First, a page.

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Australiana is a contemporary style aesthetic inspired by imagery and motifs of 20th century Australian culture.

The aesthetic draws heavily upon nostalgic Australian bric-a-brac and kitschy miscellanea found in Australian homes and sighted in 'the burbs' during a time of industrialisation from the 1960s onwards. Australiana incorporates Aboriginal culture and evolved as European settlers migrated to Australia in search of a 'better place' and introduced new ideas predominantly through style and cuisine through the 20th century.

At the root of Australiana is a sense of irony. To embody Australiana is to understand the contradictions of Australian culture, paying homage to the past, while optimistically moving towards a more collaborative future.


In the 1980s, Australia experienced a vibrant wave of color and cultural celebration. It was a time when Ken Done's bright and colorful tea towels were everywhere, and wearing a Coogi knit was considered a symbol of sophistication. The nation was swept up in Expo '88 mania, with clothing adorned with splashy images of the Sydney Harbour Bridge, koalas, and other elements of Australiana chic. The fashion scene was bold, brash, and embraced all things Australian.[1]

However, as the mid-1990s approached, a shift occurred, and the once-celebrated Australiana aesthetic faded into a state of cultural cringe. Anything that showcased Australian identity or heritage was met with disdain and embarrassment. It seemed as though the country had turned its back on its own cultural symbols and was looking elsewhere for inspiration.[1]

Yet, as fashion often operates in cycles, what falls out of favor has a tendency to resurface in new and unexpected ways. In recent years, a remarkable transformation has taken place. Independent labels and designers have emerged, reclaiming the very symbols that were once subjected to mockery and transforming them into something entirely different: cool.[1]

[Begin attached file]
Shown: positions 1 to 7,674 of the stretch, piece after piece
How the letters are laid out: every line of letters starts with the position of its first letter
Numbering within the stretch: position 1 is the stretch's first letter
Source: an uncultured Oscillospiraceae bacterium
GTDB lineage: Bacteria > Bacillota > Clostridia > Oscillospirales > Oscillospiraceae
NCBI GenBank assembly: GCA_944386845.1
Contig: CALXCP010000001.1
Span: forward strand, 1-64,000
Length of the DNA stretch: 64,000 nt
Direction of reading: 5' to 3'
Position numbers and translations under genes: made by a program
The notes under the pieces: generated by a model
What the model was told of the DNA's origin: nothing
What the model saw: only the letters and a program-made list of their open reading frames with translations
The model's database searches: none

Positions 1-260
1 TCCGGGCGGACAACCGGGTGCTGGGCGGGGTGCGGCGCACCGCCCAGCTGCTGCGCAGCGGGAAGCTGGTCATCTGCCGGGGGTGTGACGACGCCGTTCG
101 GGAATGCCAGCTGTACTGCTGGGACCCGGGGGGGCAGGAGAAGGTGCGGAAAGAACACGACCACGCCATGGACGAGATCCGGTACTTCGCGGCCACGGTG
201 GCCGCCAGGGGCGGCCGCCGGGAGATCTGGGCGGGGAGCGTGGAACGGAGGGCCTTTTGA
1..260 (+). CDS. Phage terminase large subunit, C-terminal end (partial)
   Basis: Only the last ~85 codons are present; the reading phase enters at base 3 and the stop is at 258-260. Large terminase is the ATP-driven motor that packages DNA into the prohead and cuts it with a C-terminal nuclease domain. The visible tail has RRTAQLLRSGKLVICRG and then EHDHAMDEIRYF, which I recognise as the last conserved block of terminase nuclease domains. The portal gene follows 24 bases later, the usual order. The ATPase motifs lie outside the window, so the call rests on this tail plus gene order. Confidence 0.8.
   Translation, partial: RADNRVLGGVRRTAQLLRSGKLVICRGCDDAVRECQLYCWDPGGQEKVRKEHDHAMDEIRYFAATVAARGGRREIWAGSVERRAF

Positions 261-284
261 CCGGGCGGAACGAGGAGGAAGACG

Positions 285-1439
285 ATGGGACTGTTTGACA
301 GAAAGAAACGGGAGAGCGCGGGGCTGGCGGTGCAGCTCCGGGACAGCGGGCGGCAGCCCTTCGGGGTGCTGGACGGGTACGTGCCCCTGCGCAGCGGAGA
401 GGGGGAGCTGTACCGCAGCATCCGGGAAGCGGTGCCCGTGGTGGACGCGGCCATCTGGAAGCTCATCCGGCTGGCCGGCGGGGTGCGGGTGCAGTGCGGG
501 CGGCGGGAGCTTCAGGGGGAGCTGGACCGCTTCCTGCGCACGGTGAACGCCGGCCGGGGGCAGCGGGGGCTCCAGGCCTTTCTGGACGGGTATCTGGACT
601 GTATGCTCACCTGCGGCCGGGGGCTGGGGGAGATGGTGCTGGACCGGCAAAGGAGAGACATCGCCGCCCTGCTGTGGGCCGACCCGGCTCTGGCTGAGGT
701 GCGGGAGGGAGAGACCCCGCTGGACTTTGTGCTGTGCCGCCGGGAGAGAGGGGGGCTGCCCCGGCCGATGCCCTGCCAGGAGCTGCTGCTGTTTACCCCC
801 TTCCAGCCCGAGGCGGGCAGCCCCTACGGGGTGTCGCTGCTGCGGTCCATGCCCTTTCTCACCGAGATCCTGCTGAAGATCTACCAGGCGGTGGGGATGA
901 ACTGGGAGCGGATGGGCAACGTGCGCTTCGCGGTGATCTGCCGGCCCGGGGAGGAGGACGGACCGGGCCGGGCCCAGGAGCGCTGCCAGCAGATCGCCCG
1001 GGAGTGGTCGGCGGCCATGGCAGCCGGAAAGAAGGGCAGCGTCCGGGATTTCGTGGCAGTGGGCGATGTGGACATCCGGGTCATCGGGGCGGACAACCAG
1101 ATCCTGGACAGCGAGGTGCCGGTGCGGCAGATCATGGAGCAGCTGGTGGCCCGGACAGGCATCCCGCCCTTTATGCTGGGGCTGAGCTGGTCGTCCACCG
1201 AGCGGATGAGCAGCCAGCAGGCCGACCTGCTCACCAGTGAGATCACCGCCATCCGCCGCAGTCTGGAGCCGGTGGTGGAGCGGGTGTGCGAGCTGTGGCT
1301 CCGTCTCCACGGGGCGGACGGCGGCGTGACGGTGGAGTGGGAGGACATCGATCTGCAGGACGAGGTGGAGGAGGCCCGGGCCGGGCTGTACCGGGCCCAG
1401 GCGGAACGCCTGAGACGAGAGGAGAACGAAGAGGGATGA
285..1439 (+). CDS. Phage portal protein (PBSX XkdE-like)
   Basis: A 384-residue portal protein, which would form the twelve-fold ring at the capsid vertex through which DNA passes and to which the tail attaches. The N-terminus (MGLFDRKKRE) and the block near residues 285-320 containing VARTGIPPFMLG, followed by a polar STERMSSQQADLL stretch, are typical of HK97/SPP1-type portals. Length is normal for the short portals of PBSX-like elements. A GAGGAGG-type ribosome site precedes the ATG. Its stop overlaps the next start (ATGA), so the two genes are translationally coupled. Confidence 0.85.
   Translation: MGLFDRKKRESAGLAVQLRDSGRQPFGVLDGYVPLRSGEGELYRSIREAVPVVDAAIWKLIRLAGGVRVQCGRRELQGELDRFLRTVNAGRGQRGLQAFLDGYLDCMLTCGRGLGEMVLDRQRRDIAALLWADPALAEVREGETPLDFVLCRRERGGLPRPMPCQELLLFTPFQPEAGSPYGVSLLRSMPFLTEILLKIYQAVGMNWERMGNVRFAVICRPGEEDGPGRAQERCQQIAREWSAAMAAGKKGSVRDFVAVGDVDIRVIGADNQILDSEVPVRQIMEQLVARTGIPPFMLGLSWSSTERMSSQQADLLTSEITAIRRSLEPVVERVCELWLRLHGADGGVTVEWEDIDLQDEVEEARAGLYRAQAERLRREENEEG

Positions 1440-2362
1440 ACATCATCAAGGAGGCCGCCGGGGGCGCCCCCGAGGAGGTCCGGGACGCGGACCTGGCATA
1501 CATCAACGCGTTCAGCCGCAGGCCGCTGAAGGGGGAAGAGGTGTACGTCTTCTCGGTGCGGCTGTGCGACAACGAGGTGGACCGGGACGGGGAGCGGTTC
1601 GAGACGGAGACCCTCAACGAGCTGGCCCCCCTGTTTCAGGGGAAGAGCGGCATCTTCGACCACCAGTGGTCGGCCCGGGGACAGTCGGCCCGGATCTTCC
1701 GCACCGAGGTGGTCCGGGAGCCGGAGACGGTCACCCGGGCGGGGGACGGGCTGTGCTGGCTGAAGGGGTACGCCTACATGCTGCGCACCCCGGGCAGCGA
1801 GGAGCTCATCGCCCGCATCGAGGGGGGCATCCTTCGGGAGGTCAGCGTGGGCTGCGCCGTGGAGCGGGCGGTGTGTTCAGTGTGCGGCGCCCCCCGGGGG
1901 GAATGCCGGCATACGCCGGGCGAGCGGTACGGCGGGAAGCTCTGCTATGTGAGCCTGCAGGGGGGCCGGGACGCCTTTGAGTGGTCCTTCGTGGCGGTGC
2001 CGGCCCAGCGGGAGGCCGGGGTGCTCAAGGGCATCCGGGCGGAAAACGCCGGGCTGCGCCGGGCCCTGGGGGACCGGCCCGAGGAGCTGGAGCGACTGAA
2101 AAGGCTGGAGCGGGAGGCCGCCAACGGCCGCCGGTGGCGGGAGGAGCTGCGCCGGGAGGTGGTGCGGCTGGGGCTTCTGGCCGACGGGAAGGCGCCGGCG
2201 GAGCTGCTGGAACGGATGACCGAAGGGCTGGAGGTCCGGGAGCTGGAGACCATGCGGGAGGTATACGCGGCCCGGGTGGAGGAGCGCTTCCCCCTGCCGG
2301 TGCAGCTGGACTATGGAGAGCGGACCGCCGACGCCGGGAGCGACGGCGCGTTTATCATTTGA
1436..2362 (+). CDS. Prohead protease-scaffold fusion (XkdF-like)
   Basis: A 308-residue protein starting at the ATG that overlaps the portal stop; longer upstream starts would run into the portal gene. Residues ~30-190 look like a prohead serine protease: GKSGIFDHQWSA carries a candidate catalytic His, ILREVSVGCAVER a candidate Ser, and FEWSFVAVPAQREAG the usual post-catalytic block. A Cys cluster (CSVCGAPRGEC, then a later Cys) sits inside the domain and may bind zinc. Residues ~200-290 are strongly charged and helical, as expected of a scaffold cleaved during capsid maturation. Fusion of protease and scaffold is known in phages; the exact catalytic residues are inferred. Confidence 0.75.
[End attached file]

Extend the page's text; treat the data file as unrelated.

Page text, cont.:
Australiana 2.0 reemerged in the late 2010s, showcasing a renewed appreciation for the nation's cultural heritage and embracing a sense of pride and irreverence. These independent brands have breathed new life into iconic Australiana motifs, creating unique and contemporary fashion pieces that captivate both locals and international audiences alike.[1]


Koalas, kangaroos, galahs, flora and fauna, waratahs, hibiscus, Aboriginal art, scrunchies, bright colours, cheesy smiles, red dirt, yellow sand, terrazzo, collage, loud highway murals, ice cream trucks, low set cream brick homes and Queenslanders on stilts (think Brunswick in VIC and QLD, old Burleigh and Bondi Beach), 'the burbs’, Healthy Harold life education, 'PE', navy blue carpet in shopping malls, vegemite, backyard cricket, old Dunk Island, fairy bread, sangas, saying the word ‘ta’, forgetting the ‘brolly’, buying lollies from 711, chips with chicken salt from the local fish and chips shop, vast beaches, White Shoe Brigade, buttery yellow blonde with dark regrowth.


Australiana fashion is a style inspired by the unique cultural identity and natural beauty of Australia. It celebrates the country's landscapes, flora and fauna, indigenous heritage, and laid-back lifestyle. The fashion aesthetic incorporates elements that evoke a sense of nostalgia, irreverence, and the Australian larrikin spirit.